Specifically, they said on July 26, 2006, the "Vaccine Safety and Public Confidence Assurance Act of 2006," will create an independent office to address, investigate, and head off potential safety problems like the use of mercury in vaccines, in an objective and non-conflicted office whose sole purpose is vaccine safety and evaluation.
According to Dr Weldon in a prepared statement, Federal agencies charged with overseeing vaccine safety research have failed. They have failed to provide sufficient resources for vaccine safety research. They have failed to fund extramural research and they have failed to free themselves from conflicts of interest that serve to undermine public confidence in the safety of vaccines, he said.
"The American public deserves better," Dr Weldon stated, "and increasingly parents and the public at large are demanding better."
He said that similar conflicts have been remedied in other federal agencies, but in the vaccine program the conflicts persist unchecked. "This bill will provide the independence necessary," Dr Weldon said, "to ensure that vaccine safety research is robust, unbiased, and broadly accepted by the public at large."
"Vaccines do wonders for public health, but when the government requires them, it must also ensure that they're safe," Ms Maloney said in her statement. "We need adequate, unbiased research on vaccines, and this legislation would deliver that."
While announcing the new bill, Dr Weldon and Ms Maloney were joined by several groups advocating vaccine safety reform, including the National Autism Association, A-Champs, and safeMINDS.
According to the National Autism Association: "This landmark legislation will provide critical government agency oversight and implementation of vaccine safety research, which has not kept pace with the rise in the number of vaccines routinely prescribed to consumers including pregnant women and young children."
Additionally, the Act calls for $80 million in funding to conduct vaccine analysis and safety research.
Currently the CDC oversees vaccine research, safety and promotion, a situation that has been drawing more and more public criticism in recent years. The CDC compiles the list of vaccines that doctors are to give all children in the US, based on the recommendations of an advisory panel, and in many states kids can not attend day care or public schools unless they have received the CDC-endorsed vaccines.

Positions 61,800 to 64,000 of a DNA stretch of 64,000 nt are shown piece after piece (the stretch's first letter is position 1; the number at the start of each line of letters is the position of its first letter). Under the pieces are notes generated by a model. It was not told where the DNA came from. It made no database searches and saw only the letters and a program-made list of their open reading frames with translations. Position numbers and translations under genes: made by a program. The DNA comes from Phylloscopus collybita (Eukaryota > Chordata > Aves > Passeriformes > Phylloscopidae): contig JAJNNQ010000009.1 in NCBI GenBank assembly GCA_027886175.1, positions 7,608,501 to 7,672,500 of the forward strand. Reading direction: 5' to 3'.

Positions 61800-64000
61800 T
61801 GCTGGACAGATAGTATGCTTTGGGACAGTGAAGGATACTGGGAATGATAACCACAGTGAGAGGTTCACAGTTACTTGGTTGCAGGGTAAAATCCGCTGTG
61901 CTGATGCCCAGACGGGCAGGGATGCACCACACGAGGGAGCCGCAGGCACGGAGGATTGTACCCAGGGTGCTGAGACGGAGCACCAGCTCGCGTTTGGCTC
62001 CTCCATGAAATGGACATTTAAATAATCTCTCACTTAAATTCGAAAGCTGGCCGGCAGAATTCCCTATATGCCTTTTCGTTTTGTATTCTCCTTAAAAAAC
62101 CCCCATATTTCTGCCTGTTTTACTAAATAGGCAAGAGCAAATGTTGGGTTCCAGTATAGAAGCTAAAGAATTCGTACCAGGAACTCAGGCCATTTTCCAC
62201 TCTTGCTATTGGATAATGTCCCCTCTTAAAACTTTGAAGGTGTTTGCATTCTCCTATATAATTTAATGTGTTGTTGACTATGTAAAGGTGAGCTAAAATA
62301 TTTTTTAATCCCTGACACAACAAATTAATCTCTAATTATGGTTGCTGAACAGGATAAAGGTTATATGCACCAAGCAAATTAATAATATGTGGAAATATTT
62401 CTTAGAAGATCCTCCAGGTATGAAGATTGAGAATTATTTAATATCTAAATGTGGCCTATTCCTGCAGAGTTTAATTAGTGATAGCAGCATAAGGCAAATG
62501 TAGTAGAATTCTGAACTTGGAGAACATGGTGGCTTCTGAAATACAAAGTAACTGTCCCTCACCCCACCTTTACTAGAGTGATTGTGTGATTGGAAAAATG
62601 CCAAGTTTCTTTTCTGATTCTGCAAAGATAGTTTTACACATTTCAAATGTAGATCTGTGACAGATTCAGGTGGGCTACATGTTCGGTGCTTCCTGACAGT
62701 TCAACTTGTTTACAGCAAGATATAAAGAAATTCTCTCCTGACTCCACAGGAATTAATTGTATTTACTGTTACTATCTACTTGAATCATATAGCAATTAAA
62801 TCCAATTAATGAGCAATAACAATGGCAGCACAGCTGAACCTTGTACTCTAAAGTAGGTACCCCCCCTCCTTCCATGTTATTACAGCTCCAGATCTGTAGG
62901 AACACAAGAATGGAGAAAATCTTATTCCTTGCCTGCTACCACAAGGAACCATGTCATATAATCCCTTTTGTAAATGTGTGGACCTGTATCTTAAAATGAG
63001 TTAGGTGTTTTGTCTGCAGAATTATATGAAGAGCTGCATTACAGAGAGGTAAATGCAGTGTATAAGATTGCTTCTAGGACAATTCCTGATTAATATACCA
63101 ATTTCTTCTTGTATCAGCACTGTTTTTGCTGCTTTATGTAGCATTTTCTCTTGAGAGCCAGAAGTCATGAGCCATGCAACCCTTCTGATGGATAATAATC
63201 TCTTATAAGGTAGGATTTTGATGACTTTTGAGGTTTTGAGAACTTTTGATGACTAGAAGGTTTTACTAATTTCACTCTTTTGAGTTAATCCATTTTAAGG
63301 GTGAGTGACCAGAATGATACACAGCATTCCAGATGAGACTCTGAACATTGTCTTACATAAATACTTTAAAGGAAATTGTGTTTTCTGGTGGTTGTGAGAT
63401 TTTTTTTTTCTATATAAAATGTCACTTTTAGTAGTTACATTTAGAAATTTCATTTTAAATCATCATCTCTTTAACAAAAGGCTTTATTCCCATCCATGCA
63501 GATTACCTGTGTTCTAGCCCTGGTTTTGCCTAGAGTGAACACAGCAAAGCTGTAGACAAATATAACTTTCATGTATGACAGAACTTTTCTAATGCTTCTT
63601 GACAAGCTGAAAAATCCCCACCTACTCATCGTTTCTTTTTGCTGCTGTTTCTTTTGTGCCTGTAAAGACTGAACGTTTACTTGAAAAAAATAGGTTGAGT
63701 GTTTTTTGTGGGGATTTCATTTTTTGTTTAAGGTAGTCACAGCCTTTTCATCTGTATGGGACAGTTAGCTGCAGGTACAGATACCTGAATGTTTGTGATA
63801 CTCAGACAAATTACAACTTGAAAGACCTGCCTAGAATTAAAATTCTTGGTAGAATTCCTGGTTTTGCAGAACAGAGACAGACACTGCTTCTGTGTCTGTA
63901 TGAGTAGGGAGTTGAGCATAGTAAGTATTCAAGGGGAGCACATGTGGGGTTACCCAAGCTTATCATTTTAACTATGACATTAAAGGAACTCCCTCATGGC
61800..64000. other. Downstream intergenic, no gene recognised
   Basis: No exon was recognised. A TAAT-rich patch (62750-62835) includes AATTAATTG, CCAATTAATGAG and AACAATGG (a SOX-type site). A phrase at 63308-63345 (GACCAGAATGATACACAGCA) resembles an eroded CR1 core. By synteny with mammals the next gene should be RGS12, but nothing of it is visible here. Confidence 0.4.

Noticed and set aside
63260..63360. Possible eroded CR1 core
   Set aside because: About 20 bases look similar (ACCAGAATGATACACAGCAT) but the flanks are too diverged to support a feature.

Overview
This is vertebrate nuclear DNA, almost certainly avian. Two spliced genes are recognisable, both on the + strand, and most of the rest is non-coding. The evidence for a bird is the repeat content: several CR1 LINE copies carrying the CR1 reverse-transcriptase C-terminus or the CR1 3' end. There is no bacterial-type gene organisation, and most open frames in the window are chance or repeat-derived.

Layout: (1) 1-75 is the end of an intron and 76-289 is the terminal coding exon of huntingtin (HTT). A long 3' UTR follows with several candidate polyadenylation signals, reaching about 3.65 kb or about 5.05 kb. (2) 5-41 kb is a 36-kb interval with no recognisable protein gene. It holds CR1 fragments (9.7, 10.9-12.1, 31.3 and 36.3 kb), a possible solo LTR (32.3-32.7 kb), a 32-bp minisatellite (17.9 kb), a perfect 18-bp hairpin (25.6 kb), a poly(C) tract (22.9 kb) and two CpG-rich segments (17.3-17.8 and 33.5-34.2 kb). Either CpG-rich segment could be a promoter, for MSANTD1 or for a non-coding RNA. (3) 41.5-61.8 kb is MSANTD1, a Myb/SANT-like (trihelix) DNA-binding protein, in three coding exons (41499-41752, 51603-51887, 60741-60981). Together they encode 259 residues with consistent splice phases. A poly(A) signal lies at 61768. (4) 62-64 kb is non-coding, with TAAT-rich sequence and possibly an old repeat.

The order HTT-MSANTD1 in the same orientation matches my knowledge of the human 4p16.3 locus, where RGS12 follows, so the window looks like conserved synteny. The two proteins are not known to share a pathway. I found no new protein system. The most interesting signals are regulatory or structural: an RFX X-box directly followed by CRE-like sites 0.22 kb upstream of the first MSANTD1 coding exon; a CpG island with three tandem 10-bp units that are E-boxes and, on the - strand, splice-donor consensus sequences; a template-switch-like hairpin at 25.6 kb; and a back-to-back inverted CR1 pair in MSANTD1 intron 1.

A recommendation by the CDC guarantees a huge market for a vaccine and enables the drug company to use the government as a marketing device for its product. The annual global market for vaccines is expected to be over $10 billion this year.
On July 21, 2003, United Press International published a report based on a four-month investigation that found a pattern of problems linked to vaccines recommended by the CDC, as well as a web of close ties between the agency's advisory panel and the pharmaceutical industry.
By investigating members of an advisory panel of outside experts that make vaccine recommendations, UPI found that members of the panel received money from vaccine makers through relationships that included: sharing a vaccine patent; owning stock in a vaccine company; payments for research; money to monitor vaccine testing; and funding for academic departments.
In fact, according to UPI, the CDC itself is in the vaccine business. Under a 1980 law, UPI found the CDC had 28 licensing agreements with drug companies and one university for vaccines or vaccine-related products and eight ongoing projects to collaborate on new vaccines.
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